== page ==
Let consider an irreducible, 1 dimensional $k$-scheme $X$, such that the structure morphism $X \to Spec(k)$ is separated and of finite type.

Obviously has $X$ a unique generic point. My question is why and how to see that (all!) other points of $X$ are closed?

  • $\begingroup$ What is your definition of dimension ? If this is Krull dimension, then this is obvious... $\endgroup$ – Roland Jan 3 '18 at 20:13
  • $\begingroup$ Yes, I mean Krull ...Firstly maybe I can say wlog that $X$ affine, because it is covered by affine sets and it's clear if $k$ is algebraically closed... but in general case? $\endgroup$ – KarlPeter Jan 3 '18 at 20:21
  • $\begingroup$ Maybe I can use the fact that every open set has a closed point... $\endgroup$ – KarlPeter Jan 3 '18 at 20:24
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    $\begingroup$ It is even easier than that, if $\eta$ is not closed, then its closure must be $X$ otherwise we would have a chain $\{x\}\subset\overline{\{u\}}\subset X$. So $\eta$ is the generic point and all other points are closed. I used the fact that any closed subset contains a closed point. $\endgroup$ – Roland Jan 3 '18 at 20:42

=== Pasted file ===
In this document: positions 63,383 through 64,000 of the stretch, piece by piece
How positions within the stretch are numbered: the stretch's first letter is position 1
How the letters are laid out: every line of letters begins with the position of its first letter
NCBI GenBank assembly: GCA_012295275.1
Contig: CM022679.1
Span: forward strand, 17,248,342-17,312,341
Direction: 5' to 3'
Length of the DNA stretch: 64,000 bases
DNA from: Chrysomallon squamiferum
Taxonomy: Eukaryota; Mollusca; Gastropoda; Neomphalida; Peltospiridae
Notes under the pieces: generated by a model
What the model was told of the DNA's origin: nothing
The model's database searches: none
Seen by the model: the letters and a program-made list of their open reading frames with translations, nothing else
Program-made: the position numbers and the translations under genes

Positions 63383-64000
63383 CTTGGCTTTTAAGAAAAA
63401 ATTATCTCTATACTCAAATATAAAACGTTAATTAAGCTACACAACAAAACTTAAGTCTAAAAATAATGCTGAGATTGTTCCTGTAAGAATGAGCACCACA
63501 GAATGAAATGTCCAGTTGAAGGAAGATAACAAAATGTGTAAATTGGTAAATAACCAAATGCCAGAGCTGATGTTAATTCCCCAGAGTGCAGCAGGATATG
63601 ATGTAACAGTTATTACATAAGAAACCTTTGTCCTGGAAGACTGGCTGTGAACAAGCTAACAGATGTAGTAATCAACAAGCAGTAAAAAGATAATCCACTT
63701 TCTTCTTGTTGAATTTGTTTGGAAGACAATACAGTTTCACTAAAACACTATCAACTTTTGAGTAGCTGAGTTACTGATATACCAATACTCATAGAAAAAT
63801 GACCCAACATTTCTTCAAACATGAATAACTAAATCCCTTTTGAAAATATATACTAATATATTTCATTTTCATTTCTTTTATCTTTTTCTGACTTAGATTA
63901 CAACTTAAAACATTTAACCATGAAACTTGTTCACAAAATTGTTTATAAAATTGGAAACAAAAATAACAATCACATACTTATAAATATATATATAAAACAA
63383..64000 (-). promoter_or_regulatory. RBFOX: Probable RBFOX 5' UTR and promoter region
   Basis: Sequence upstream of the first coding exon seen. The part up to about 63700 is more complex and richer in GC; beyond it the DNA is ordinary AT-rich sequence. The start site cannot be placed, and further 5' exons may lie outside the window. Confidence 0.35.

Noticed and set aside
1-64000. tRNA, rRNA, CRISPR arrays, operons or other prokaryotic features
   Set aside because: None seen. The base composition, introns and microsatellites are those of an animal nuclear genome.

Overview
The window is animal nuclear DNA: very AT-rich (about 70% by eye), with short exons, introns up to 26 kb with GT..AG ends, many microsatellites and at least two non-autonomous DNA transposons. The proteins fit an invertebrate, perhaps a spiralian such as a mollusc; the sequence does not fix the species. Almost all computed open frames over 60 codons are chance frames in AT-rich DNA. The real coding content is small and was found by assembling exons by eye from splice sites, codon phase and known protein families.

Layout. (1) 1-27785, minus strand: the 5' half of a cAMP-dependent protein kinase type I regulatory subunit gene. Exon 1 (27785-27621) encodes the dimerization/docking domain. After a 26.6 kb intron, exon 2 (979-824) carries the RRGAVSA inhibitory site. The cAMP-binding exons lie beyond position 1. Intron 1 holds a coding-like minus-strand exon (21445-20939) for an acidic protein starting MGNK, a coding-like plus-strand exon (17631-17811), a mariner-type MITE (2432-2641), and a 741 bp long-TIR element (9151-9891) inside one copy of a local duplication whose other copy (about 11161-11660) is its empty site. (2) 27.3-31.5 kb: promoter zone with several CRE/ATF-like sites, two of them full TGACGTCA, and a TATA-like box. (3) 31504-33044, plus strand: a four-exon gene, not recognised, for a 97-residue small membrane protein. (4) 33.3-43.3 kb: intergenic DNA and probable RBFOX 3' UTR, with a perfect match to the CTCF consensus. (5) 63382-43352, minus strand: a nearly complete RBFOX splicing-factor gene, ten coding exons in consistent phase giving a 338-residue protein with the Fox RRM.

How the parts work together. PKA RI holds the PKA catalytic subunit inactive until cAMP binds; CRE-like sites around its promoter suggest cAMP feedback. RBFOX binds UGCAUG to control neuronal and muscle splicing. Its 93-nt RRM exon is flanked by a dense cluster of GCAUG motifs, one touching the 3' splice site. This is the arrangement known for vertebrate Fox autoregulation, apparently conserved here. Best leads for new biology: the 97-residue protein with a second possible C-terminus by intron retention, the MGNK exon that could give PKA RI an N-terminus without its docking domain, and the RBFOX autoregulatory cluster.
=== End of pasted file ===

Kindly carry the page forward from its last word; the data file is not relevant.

• $\begingroup$ Worth mentioning that for existence of closed points you need to use the finite type hypothesis: there are non Noetherian examples where you don't get closed points in a closed subset. $\endgroup$ – Ashwin Iyengar Jan 3 '18 at 21:02

Here's another possible way to see this, which is more complicated, but which you may find useful.

Pick a point $x \in X$, and take an affine open neighborhood $Spec(A)$ of $x$ contained in $X$: since $X$ is irreducible, $Spec(A)$ is irreducible as well, and it's also dense in $X$. Since the dimension of $X$ is $1$, the dimension of $Spec(A)$ (as a topological space) can be at most $1$, but this is equal to the Krull dimension of $A$.

Suppose the Krull dimension is $0$. Since $Spec(A)$ is irreducible, the nilradical is prime, so we can assume $Spec(A)$ is reduced, and thus integral. But then $A$ is a dimension $0$ integral domain, so it's a field, so $Spec(A)$ is a point, which must be the generic point since $Spec(A)$ is dense in $X$.

If the Krull dimension is $1$ then every nonzero prime is maximal, so if $x$ isn't the generic point, it's closed in $Spec(A)$. Then use the nice answer of Keenan Kidwell in this question: Closed points of a scheme correspond to maximal ideals in the affines? to conclude that since $X$ is finite type over a field, $\{x\}$ is closed in $X$.


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